“Canned tuna, a lunchbox staple from the 20th century, is fighting to keep its spot in American cupboards.
Century-old tuna companies like StarKist Co., Bumble Bee Foods LLC and Chicken of the Sea International are trying to reboot demand for tuna fish-selling it in cans, pouches and kits with trendy flavors or as a healthy snack-as they seek to hold on to their dominance in a shrinking market.”
Wall Street Journal
I`m a baby boomer and canned tuna was a staple in my childhood home, along with milk, eggs and bread.
My cupboards are still well stocked with cans of tuna fish; a can of tuna costs less than a dollar and it will yield two satisfying and delicious sandwiches.
You won`t find cans of tuna in college dorms or basements where millennials live, they don`t even own can openers. They want the instant gratification of nuking their meals in a microwave in 30 seconds.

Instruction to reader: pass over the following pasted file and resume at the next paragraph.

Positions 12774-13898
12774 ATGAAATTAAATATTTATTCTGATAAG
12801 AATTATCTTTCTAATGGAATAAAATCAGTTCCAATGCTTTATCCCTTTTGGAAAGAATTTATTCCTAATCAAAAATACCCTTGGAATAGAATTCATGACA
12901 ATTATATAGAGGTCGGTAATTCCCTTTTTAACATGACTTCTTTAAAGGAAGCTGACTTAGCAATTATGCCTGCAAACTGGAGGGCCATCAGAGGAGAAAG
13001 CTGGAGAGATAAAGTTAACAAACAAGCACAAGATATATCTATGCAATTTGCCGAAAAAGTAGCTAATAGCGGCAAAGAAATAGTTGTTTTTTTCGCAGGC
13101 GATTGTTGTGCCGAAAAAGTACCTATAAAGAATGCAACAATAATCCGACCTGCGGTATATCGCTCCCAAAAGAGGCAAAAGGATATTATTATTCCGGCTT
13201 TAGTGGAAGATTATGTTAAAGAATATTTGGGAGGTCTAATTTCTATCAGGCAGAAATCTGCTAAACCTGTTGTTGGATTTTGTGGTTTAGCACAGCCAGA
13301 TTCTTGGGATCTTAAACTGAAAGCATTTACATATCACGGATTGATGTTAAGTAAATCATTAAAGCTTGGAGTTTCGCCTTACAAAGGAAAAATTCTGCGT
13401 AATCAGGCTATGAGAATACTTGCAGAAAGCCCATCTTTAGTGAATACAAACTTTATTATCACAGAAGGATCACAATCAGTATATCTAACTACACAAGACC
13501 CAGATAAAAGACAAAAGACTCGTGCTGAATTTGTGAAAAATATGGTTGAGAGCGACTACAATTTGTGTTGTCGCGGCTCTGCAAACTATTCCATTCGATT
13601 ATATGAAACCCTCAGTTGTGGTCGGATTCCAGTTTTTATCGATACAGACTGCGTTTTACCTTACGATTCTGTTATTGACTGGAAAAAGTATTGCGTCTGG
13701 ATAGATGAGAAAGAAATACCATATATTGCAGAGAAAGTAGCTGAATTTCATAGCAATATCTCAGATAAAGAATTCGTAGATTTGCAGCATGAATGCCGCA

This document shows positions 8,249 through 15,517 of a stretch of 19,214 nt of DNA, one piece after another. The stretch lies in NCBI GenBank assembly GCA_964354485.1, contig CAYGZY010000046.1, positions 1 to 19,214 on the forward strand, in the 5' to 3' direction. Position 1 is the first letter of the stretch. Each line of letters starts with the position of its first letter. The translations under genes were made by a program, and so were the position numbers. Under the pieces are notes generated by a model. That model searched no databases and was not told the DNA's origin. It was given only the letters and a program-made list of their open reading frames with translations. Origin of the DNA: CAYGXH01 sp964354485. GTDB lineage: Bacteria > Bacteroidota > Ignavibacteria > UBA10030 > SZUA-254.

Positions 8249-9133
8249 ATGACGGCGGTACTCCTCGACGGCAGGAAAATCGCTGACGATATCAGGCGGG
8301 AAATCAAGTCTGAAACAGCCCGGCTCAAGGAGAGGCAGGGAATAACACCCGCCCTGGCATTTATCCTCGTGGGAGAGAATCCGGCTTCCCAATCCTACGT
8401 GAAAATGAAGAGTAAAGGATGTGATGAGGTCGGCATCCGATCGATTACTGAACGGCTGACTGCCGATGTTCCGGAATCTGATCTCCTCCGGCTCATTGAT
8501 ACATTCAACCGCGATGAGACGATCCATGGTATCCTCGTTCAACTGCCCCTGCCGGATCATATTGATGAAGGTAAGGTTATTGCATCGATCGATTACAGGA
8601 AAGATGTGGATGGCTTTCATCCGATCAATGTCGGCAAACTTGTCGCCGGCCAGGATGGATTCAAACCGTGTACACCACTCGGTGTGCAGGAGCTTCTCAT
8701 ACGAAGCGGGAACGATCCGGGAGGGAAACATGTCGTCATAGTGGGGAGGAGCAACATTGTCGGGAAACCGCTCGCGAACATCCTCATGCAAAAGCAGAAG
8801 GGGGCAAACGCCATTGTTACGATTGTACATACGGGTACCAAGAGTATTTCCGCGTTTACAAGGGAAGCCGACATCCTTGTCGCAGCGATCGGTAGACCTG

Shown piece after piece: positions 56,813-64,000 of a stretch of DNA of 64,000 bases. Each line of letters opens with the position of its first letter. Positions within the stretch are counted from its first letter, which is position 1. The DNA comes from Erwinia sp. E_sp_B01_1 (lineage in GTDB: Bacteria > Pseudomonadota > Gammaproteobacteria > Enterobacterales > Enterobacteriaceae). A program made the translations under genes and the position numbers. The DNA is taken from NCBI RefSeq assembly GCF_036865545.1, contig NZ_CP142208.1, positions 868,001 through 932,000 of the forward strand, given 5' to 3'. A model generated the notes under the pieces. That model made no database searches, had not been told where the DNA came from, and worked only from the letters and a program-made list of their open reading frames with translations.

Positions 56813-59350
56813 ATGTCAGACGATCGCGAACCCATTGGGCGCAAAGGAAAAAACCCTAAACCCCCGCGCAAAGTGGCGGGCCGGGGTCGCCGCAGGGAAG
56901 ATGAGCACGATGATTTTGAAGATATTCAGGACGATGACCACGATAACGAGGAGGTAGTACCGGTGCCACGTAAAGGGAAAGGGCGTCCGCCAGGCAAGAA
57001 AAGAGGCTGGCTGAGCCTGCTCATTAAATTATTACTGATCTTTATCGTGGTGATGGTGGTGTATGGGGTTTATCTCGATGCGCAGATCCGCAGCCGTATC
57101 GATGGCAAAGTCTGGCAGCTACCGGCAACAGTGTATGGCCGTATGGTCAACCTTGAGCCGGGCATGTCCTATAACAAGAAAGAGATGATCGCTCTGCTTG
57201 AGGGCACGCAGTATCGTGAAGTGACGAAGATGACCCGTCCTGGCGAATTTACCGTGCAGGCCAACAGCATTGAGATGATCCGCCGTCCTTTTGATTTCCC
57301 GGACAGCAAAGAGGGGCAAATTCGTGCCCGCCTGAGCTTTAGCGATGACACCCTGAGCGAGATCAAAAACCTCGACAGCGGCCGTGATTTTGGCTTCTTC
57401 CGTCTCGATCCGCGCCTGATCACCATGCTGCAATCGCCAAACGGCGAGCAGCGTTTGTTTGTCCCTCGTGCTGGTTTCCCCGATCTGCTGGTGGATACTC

I don`t mind the ritual of opening a can of tuna with a manual can opener, draining the water, and fixing my tuna sandwich with mayo, relish and onions.
Legacy tuna companies like StarKist, Bumble Bee and Chicken of the Sea are trying to rebrand tuna as a snack sold in pouches. They`re hoping that flavored tuna sold in pouches will appeal to millennials.
They may be successful in their marketing strategy, but for me tuna is a meal not a snack, and I don`t mind the fishy smell.
On a cold December evening there`s nothing better than a tuna sandwich with Campbell`s tomato soup.